Cultural Overview

Owing in part to ecological variation, there are some minor differences among Abelam subgroups. This article concentrates on the foothills-dwelling Samukundi (or Manjekundi) Abelam. The ethnographic present is the early 1970s.

The Samukundi are primarily swidden horticultural-ists, growing yams, taro, and sweet potatoes as staples. Sago, coconuts, bananas, and breadfruit are other popular foodstuffs. Women do a large part of the gardening. Agricultural products are supplemented by keeping pigs and hunting, the latter activity being almost entirely the purview of men. Men net, spear, or shoot large game (pig, cassowary), while boys snare smaller game (small birds, wallabies, bandicoots, and opossums). Villages are self-sufficient in subsistence production.

Much of Samukundi Abelam life is structured by an elaborate ritual complex involving the growth and display of huge ceremonial yams (Dioscorea alata), which may attain lengths of 3 m or more. Ceremonial yams are grown only by men. The best tubers are given to ritual exchange partners in a competitive exchange process linking neighboring villages. To a large extent, male status, prestige, and power are dependent on the size and quality of the ceremonial yams grown. This yam-growing ritual complex, including its accompanying taboos during the growing season, acts to structure and synchronize many aspects of Abelam society, including the timing of births, the expression of conflict and violence, and the organization of trade, visiting, courtship, and marriage.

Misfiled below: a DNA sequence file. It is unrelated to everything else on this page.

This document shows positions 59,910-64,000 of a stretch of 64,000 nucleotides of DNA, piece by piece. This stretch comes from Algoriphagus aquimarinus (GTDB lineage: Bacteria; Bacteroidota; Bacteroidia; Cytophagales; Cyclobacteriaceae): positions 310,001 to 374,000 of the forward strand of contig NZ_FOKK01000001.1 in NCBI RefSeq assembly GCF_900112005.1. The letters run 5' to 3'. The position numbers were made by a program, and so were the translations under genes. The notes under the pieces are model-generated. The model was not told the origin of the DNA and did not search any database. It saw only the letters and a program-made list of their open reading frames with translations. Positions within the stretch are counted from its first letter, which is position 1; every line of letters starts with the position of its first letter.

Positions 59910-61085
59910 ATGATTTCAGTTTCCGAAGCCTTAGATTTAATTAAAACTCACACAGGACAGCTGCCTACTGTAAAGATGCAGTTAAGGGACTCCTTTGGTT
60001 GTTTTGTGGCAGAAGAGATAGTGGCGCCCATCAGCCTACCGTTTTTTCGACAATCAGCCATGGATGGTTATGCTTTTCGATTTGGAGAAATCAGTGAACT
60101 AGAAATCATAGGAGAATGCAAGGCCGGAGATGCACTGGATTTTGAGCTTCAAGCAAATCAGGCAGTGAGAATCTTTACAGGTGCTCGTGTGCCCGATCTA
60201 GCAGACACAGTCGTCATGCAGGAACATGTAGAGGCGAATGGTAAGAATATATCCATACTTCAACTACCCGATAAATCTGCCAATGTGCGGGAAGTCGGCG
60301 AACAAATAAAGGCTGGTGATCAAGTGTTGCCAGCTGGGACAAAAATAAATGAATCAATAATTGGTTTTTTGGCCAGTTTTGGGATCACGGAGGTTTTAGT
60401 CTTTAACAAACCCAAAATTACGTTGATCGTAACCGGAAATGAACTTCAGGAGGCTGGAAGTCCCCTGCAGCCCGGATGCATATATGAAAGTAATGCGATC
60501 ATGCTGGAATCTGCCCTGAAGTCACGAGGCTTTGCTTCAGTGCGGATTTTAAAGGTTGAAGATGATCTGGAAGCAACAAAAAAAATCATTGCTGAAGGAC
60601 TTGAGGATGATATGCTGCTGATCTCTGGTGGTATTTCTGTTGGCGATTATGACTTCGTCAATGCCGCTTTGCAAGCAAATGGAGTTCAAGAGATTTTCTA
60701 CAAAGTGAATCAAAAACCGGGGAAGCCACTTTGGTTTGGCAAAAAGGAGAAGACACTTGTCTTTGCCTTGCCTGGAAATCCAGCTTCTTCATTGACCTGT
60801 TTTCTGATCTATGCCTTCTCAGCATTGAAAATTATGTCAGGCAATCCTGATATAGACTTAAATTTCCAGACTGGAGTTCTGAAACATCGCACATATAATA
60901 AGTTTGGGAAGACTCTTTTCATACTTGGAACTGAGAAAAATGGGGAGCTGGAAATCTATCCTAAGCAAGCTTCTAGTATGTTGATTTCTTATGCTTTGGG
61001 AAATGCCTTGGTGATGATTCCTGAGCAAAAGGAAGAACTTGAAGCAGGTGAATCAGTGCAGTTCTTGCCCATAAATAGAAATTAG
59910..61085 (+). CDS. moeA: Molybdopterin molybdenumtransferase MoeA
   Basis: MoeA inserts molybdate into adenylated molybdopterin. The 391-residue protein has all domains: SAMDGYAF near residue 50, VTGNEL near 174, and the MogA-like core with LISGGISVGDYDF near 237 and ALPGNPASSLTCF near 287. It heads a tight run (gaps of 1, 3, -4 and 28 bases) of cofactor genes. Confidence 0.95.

Village leaders are the well-known Melanesian "big men," who have no formal authority but achieve influence through ceremonial yam-growing and success in ritual activity, warfare, and oratory. Social organization is based on kinship and residence. Descent is nominally patrilin-eal and residence nominally patrilocal, but there is much variation. Extended families of about a dozen persons live in small hamlets. Nearby hamlets share a kurambu or spirit house, and together constitute a ceremonial group of about a hundred persons. Villages consist of loose confederations of ceremonial groups.

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